When annual standardized tests have high-stakes consequences, teachers who reach students through class discussion and debate are subversive.

When annual standardized tests have high-stakes consequences, subjects such as music, theater, art, and physical education become afterthoughts.

When annual standardized tests have high-stakes consequences, small children are denied the recess time their bodies crave.

When annual standardized tests have high-stakes consequences, our children become important to our local districts for the data they can provide rather than for the human beings that they are.

As frustrating as the myriad other objections to the PARCC in particular are, it’s the above-described narrowing of the curriculum that is the basis for my real objection to annual standardized testing coupled with high-stakes consequences.

PARCC Illustrates What’s Wrong with Teaching to Tests Rather than Teaching for Democracy

PARCC, however, is illustrative.

The PARCC is not like the standardized tests I took in elementary school, junior high school, or high school. The PARCC is not even like the GRE or LSAT. Frankly, it is most reminiscent of the Bar Exam. The fourth grade PARCC English-Language Arts practice test asks nine and ten year olds to identify the themes in a Maya Angelou poem and a Mathangi Subramanian story and then to “explain how the theme of the story is shown through the characters and how the theme of the poem is shown through the speaker.” As a former high school English teacher, I can tell you that thematic essays are often challenging for early high-school students, and that there is no question that they’re developmentally inappropriate for fourth graders.

The multiple choice questions on the fourth grade PARCC English Language Arts test are poorly worded, confusing, and susceptible to arguments that more than one answer choice might be correct. The computer-based format is difficult to navigate, confusing when you switch from one approved device to another, and developmentally inappropriate to the extent that it asks 8, 9, and 10 year olds to type essay responses. Frankly, the PARCC sample tests themselves are the biggest argument against these particular tests, and, if you haven’t already, I urge you to sit down and take some of them. Really, if you’re going to require that our small children take these tests, you should at least do us the courtesy of sitting down and taking them yourselves. I don’t think it’s possible to understand the consequences of your policy decisions without looking at what your policies are requiring of small humans.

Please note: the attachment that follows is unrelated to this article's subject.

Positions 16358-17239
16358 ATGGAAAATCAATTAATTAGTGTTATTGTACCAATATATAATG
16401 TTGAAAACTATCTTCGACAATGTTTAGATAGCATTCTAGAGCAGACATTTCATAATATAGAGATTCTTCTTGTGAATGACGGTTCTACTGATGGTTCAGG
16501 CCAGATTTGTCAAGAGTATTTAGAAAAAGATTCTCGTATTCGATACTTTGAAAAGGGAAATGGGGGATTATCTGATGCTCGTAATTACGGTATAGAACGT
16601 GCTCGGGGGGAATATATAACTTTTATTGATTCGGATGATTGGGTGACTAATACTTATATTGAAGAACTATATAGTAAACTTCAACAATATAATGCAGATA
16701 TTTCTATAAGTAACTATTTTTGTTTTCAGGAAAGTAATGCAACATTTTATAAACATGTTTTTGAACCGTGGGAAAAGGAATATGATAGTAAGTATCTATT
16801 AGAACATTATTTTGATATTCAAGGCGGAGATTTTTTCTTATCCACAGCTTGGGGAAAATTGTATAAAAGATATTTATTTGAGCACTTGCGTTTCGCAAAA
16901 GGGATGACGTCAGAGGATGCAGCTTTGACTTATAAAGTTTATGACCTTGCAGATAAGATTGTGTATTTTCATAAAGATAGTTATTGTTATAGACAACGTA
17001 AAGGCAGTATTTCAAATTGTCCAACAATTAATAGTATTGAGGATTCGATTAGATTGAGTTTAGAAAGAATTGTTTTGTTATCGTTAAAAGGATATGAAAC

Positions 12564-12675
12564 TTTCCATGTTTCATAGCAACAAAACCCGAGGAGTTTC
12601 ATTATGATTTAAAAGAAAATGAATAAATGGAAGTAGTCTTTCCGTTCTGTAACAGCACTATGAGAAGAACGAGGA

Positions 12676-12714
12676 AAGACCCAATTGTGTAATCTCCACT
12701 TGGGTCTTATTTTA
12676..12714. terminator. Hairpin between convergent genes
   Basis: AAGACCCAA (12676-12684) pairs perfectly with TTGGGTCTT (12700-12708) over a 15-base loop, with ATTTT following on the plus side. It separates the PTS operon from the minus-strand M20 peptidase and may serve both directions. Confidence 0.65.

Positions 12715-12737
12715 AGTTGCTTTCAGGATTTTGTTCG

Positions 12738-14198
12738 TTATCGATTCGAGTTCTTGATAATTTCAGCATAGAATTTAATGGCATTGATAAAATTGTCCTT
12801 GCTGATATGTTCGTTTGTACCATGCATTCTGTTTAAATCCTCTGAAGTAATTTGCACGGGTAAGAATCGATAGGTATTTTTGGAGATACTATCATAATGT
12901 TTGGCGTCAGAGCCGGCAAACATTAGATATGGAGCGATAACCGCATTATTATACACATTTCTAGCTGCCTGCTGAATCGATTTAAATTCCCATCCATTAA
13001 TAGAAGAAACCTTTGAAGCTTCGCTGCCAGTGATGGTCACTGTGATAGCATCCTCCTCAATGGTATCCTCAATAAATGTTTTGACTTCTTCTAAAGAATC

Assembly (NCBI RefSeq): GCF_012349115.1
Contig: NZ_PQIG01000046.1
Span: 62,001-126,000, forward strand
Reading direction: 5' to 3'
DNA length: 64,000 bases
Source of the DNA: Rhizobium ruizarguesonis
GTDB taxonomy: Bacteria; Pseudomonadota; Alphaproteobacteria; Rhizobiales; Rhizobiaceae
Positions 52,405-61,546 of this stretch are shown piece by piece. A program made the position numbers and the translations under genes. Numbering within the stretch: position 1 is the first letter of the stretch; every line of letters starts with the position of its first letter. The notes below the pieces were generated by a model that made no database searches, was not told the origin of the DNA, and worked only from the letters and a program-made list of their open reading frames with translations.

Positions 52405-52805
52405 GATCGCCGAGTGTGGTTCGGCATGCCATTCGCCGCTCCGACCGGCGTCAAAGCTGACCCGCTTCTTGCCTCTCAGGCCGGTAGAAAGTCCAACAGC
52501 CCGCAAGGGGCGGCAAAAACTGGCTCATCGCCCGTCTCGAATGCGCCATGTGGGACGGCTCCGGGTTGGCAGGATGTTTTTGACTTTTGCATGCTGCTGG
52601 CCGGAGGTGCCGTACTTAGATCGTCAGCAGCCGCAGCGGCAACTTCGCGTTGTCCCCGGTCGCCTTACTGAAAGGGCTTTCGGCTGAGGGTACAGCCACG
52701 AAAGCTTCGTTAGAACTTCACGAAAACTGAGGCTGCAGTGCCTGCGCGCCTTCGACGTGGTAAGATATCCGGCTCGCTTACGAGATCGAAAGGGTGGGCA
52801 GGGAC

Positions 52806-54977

But as to PARCC, even its name demonstrates what is wrong with the test-based accountability movement. As noted above, the PARCC acronym stands for “Partnership for Assessment of Readiness for College and Career.” Its proponents will tell you that its goal is to measure students’ progress toward “college and career readiness,” whatever that means. But this is where I part ways with PARCC’s proponents. We taxpayers don’t pay for public education to spend our money providing college and career prep for other people’s kids. If we did, as a taxpayer I’d tell you to go pay to educate your kid as you see fit, and let me take care of educating mine. But as a citizen of a democracy, I believe I have a duty to contribute to the public education of all children, because education is fundamental to maintaining a vibrant and meaningful democracy. That is, the purpose of education is not college and career prep: the purpose of public education is preparing citizens for thoughtful participation in the democratic process. PARCC doesn’t measure this, and PARCC test prep doesn’t prepare kids for the duties of democracy.

Social Studies Education Then and Now

I was educated in the public schools of a wealthy New Jersey town (Millburn-Short Hills) long before the days of No Child Left Behind, Race to the Top, or PARCC. In those days, our teachers believed in educating citizens, and test prep wasn’t on anyone’s radar. In fourth grade, then as now, the social studies topic for the year was New Jersey. But in my fourth grade class, studying New Jersey meant designing and building a model Lenni Lenape village, learning a New Jersey song, writing and presenting research reports on each of New Jersey’s 21 counties, studying colonial life in New Jersey, and a field trip to Allaire State Park’s Allaire Village to learn about the post-colonial iron industry. It was an incredible course of study, which is why I remember it more than 30 years later.